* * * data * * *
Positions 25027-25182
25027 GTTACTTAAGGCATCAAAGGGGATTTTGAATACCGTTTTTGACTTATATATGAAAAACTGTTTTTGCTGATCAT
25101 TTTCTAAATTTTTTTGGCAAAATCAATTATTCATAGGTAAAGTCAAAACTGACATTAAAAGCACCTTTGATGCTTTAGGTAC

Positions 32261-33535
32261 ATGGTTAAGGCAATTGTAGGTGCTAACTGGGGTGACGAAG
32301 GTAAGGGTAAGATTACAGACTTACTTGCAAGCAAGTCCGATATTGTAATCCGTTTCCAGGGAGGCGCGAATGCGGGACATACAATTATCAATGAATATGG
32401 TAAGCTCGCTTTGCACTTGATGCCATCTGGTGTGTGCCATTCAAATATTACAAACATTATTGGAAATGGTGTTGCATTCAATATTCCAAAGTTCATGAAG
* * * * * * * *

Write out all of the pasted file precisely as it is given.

Positions 25027-25182
25027 GTTACTTAAGGCATCAAAGGGGATTTTGAATACCGTTTTTGACTTATATATGAAAAACTGTTTTTGCTGATCAT
25101 TTTCTAAATTTTTTTGGCAAAATCAATTATTCATAGGTAAAGTCAAAACTGACATTAAAAGCACCTTTGATGCTTTAGGTAC

Positions 32261-33535
32261 ATGGTTAAGGCAATTGTAGGTGCTAACTGGGGTGACGAAG
32301 GTAAGGGTAAGATTACAGACTTACTTGCAAGCAAGTCCGATATTGTAATCCGTTTCCAGGGAGGCGCGAATGCGGGACATACAATTATCAATGAATATGG
32401 TAAGCTCGCTTTGCACTTGATGCCATCTGGTGTGTGCCATTCAAATATTACAAACATTATTGGAAATGGTGTTGCATTCAATATTCCAAAGTTCATGAAG